Microsoft’s security vulnerabilities fall after a five – year rise

The total number of Microsoft vulnerabilities reported in 2021 fell 5%, reversing a five – year trend that saw such vulnerabilities rise sharply, according to a new report from identity management and security vendor BeyondTrust.

A total of 1,212 new vulnerabilities were discovered in 2021, but their severity, as well as their location in the Microsoft software product family, has changed significantly year on year. Vulnerabilities in its “critical” rating on the CVSS standard have fallen 47% in the past year, reaching the lowest levels since BeyondTrust began issuing this report, nine years ago.

Vulnerabilities on Windows, Windows Server crash

Both Windows and Windows Server saw sharp reductions in the total detected vulnerabilities, 40% and 50%, respectively, with vulnerabilities affecting Microsoft Edge and Internet Explorer browsers reaching record highs.

Contributing to the latest analysis is Microsoft’s transition to a common NIST vulnerability scoring system, which allows researchers to cross – reference security flaws in a more direct way with bugs in the external ecosystem.

The most common type of vulnerability seen in 2021 was a rise in privilege, when an attacker gains administrative rights over a system by illicit means. A total of 588 such vulnerabilities were discovered in 2021. BeyondTrust researchers credit wider uptake of best security practices for this increase – in contrast, a general decline in the number of users with unnecessary administrative privileges helped poor efforts -activators to focus on efforts to gain elevated privileges in a variety of ways.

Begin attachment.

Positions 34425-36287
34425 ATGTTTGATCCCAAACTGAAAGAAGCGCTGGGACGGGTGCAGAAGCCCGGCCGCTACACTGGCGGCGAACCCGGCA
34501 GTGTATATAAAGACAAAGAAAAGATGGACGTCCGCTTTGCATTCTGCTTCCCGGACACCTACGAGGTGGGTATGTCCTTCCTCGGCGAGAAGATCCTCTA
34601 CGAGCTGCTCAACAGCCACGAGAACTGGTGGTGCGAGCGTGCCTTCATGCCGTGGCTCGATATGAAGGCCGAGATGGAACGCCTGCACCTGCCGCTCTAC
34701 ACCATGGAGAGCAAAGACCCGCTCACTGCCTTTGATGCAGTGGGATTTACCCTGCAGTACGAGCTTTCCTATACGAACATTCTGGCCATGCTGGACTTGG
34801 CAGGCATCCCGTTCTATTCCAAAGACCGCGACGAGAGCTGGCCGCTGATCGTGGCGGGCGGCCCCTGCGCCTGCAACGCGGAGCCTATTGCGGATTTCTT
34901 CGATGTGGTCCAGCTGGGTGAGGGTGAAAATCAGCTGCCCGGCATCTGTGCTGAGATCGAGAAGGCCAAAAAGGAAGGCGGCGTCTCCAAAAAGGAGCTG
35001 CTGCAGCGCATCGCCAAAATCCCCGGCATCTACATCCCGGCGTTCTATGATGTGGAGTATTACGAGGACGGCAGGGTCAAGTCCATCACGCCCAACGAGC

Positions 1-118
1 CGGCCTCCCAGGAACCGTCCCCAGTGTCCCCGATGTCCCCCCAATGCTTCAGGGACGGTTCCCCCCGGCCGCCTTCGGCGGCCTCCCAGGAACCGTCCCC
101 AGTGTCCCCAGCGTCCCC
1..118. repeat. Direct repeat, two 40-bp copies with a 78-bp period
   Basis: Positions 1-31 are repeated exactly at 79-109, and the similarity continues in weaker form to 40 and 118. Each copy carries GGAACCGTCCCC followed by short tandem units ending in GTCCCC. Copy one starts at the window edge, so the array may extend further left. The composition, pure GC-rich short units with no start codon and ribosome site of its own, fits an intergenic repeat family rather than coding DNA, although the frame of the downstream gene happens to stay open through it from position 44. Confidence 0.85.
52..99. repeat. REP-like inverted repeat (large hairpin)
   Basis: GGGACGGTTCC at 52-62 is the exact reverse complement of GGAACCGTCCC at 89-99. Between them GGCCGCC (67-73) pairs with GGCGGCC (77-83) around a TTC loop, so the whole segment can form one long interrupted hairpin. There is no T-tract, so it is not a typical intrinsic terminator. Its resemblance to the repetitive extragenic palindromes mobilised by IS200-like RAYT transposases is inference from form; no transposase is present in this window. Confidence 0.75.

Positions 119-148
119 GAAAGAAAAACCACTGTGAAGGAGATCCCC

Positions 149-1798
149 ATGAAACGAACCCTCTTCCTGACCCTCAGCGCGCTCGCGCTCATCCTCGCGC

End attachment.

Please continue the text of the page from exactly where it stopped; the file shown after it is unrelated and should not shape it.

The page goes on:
Attackers innovate to gain administrative rights

“Without easy access to users with local administrative rights, attackers have begun to innovate to gain elevated privileges that can then be used to compromise systems, steal credentials, and move laterally,” the report said.

Copyright © 2022 IDG Communications, Inc.

Microsoft’s security vulnerabilities fall after a five – year rise

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